Odd weather in bloom for area orchards

By Union Democrat staff February 17, 2012 08:00 am

This year’s unusual weather patterns have left apple growers in Tuolumne and Calaveras counties uncertain about what kind of harvest they are in for this season.

Growers are optimistic about another good growing year, but several pitfalls remain ahead of them during the next three months, according to Alex Ott of the Fresno-based California Apple Commission.

"We’re always concerned when we don’t get a lot of wet weather and when it’s unusually warm in January and February,” he said.

He said the key weather events growers are looking to avoid are late rains and freezing temperatures in March.

Rainy weather late in the growing season causes bees to become less active. The bees are necessary to pollinate the apple tree flowers and can greatly affect yields.

Unseasonably cold temperatures, meanwhile, can cause blooms to freeze and fall off.

“This is always the part of the season when we get a little nervous about the weather,” Ott said. “Once you get past March and April we will have a better understanding of the crop.”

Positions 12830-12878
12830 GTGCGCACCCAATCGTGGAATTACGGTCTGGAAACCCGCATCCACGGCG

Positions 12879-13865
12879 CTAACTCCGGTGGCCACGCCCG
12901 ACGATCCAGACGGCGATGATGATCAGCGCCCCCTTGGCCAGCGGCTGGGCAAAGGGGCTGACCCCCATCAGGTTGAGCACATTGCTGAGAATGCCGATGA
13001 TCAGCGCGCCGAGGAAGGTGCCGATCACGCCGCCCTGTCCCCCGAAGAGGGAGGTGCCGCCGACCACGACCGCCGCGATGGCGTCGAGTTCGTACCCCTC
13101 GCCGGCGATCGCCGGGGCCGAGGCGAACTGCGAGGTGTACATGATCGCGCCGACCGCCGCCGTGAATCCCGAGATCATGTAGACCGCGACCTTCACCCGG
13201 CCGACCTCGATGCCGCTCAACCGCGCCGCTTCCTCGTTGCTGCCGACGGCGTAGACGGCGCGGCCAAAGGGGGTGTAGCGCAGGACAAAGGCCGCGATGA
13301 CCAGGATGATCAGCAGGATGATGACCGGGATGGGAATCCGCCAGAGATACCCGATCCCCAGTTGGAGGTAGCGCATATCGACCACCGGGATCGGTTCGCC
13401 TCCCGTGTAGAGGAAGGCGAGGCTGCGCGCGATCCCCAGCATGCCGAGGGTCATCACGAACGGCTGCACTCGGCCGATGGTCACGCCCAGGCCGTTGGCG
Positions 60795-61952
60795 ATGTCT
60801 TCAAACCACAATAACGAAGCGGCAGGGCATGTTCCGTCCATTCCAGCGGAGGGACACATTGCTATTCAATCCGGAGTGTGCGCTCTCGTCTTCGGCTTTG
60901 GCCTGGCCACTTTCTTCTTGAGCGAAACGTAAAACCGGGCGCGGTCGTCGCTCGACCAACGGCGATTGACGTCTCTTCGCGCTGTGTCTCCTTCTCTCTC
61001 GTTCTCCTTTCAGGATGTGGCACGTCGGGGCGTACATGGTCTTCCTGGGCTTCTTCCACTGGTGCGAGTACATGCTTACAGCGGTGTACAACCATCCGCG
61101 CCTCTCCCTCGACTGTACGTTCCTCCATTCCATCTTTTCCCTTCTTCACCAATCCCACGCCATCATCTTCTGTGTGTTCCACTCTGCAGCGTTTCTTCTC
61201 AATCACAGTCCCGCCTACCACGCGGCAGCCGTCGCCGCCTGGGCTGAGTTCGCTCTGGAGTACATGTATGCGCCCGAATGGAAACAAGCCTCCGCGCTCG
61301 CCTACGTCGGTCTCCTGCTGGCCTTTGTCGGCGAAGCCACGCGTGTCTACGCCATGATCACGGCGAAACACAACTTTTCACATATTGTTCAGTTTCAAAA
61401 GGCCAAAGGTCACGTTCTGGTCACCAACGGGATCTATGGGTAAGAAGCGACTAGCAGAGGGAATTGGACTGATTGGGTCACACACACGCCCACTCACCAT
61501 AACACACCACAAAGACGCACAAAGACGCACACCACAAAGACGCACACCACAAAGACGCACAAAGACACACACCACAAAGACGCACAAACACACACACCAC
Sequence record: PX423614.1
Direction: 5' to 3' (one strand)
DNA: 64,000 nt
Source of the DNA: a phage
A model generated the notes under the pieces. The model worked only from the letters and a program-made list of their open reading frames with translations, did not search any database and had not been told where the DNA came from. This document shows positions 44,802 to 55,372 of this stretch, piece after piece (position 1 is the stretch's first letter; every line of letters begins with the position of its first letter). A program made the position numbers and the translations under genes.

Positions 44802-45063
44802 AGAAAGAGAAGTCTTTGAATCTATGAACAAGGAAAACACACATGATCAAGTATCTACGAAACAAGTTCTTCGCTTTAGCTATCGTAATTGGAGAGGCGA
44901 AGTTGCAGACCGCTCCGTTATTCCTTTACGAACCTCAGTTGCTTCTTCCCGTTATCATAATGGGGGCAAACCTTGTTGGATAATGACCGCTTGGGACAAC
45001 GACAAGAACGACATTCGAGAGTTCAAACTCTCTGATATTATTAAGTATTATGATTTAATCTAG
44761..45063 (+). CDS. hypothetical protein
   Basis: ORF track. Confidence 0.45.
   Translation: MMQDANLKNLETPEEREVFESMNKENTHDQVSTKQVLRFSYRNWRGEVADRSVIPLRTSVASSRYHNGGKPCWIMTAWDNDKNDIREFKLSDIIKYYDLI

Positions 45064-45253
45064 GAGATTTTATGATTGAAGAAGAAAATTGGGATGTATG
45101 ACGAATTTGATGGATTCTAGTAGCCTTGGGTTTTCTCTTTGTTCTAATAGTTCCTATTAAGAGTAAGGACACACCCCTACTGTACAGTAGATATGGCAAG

He said the harvest generally lasts from July to October. Among apple growers, the Mother Lode region is considered a microclimate, which is ideal for growing red apples and Granny Smiths.

California orchards produced 120 million pounds of fresh apples last year, Ott said.

The incidence of blight was low in the foothill region last season due to cool springtime temperatures and low rainfall during the blooming period, according to an annual report by the Apple Commission, released earlier this month.

Contact Ryan Campbell at This e-mail address is being protected from spam bots, you need JavaScript enabled to view it or 588-4526.